2012: A Summary of Myths and Facts

Remember the year 2000? You know, that apocalypse from 9 years ago with the pyramid calendars and the Y2K bug. Remember June of last year (and every June before that since at least 2006)? Remember September? Or last week? Or August 29, 1997…just kidding. Well, in January 2013 we’ll probably get to ask “remember last month when absolutely nothing happened to destroy the Earth…again?”

Just to put everything into context, this past weekend the movie 2012, based on an epic disaster that destroys the Earth in some year I can’t remember, was released and made over 200 million dollars worldwide. For “amusement”, also see the far less popular 2012: Doomsday released in 2008. A number of books and “documentaries” have been making the rounds lately as well. 2012 is on the brain.

There’s nothing inherently wrong with disaster porn like 2012. The whole point of a movie like this is to be over-the-top entertainment crammed with impressive CGI, and what better opportunity to maximize that than with a good old-fashioned worldwide apocalypse? But there are people who are genuinely fearful that the world will end in 2012 and hypocritical promotion campaigns that intentionally contribute to fear and confusion are inexcusable.

That’s right. Movie promoters for this fictional, topical, non-documentary movie though it would be a super idea to release a fake website for a fake organization called the Institute of Human Continuity. This slick-looking website is full of baffling unsupported statements (like this one about Planet X) originally with no hint or wink/nudge except that Sony Pictures can be seen as the copyright holder in teeny tiny print at the bottom [edit for clarity: there is now a short flash declaring the website "part of the 2012 movie experience"]. Apparently they had never heard of Poe’s Law (not usually used in this context, but the concept still applies) and apparently don’t have any regard for the possible consequences of contributing to panic and confusion.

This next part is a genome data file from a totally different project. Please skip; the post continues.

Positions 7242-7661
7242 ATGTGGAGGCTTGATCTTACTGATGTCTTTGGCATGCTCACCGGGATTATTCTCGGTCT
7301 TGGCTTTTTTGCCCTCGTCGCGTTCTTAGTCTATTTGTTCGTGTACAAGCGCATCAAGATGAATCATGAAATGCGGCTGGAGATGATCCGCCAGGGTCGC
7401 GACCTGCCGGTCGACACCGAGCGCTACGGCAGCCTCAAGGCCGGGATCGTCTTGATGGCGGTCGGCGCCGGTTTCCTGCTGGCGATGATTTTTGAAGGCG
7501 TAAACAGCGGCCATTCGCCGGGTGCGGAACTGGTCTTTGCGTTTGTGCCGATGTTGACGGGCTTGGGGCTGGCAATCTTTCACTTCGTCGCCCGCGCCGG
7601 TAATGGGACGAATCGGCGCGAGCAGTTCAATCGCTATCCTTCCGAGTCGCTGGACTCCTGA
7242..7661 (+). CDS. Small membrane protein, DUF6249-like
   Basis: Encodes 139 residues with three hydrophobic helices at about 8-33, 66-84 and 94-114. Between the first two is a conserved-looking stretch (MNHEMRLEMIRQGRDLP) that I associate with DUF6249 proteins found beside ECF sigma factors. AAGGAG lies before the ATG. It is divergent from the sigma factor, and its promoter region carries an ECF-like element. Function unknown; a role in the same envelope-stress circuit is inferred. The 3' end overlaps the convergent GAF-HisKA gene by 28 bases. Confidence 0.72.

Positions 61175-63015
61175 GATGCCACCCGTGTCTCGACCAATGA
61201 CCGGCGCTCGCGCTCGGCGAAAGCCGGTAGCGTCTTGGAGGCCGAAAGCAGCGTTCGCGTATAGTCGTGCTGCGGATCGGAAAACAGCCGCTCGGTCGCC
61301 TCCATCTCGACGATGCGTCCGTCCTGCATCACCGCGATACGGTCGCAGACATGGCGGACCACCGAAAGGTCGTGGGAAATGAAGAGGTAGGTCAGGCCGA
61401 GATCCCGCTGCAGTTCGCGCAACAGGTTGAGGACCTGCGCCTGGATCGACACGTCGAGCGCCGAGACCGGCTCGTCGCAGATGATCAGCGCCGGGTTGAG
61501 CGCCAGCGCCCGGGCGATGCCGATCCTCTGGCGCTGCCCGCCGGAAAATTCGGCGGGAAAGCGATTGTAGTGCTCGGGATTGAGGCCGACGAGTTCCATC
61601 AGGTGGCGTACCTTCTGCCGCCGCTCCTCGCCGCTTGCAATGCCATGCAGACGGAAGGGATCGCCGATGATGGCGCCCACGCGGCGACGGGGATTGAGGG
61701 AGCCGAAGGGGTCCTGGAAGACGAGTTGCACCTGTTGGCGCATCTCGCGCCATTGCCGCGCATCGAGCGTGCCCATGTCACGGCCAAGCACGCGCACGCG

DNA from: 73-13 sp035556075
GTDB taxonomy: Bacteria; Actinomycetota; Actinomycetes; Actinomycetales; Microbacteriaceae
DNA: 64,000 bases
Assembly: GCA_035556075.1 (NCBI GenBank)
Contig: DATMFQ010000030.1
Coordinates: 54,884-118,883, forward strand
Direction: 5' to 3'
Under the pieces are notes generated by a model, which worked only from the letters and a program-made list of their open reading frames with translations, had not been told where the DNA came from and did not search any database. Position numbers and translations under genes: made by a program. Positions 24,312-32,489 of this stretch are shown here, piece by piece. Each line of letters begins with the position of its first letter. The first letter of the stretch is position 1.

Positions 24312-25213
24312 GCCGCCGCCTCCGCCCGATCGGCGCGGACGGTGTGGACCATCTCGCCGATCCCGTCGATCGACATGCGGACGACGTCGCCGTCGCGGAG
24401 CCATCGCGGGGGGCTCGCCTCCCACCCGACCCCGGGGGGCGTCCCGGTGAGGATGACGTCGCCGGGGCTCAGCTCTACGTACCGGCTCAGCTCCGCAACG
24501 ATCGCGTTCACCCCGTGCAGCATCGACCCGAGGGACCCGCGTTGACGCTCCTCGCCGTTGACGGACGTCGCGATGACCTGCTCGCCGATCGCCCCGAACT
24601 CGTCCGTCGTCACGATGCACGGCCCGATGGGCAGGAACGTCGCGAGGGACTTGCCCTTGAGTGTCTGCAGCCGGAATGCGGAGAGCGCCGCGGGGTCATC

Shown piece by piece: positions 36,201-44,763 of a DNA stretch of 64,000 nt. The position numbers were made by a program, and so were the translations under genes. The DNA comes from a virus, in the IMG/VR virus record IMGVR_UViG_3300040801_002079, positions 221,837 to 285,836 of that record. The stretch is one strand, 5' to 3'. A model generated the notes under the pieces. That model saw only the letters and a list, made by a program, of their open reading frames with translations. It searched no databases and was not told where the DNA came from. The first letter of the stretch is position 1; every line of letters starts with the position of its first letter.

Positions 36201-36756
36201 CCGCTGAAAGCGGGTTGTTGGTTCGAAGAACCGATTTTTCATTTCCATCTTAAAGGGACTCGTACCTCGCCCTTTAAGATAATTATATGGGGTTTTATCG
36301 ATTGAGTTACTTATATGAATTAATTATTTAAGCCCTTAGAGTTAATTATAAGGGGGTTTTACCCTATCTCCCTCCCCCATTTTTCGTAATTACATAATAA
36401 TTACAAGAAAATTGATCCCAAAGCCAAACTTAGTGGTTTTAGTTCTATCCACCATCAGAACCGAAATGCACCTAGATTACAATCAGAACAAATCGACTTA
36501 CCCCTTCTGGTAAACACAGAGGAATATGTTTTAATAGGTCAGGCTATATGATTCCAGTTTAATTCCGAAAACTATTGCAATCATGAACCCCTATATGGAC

Let’s now add the 2012 doomsayers that don’t have unlimited resources at their disposal, but only need one anyway – the internet. And let me just be clear up front: I’m not trying to pick on people for being genuinely confused. When, for example, a production company so convincingly goes out of their way to fake a website proclaiming “zomg! this is totes for realz!”, I completely understand how people would be confused (though perhaps they need to hone their critical thinking skills). Rather, I aim my well-deserved mocking squarely in the direction of those who go out of their way to intentionally, or at least carelessly, spread fear to those people.

2012 fear is based on the belief that the world will end on 21 December of that year. Apparently an arbitrary culture had some arbitrary numbering system for their arbitrary calendar and this is supposed to mean something to us today. So the ironclad evidence for the impending apocalypse is Mayan numbers that didn’t go on forever. Of course this is dressed up a little for the sell with words like “ancient” and “prophecy”. On the bright side, at least we get almost the whole year, but on the down side our last days in this universe will apparently be filled with obnoxious Christmas music and Bill O’Reilly’s annual War on Sanity.

The last thing you will ever see. Isn’t Bill cute with that Christmas rocket launcher? He looks so happy.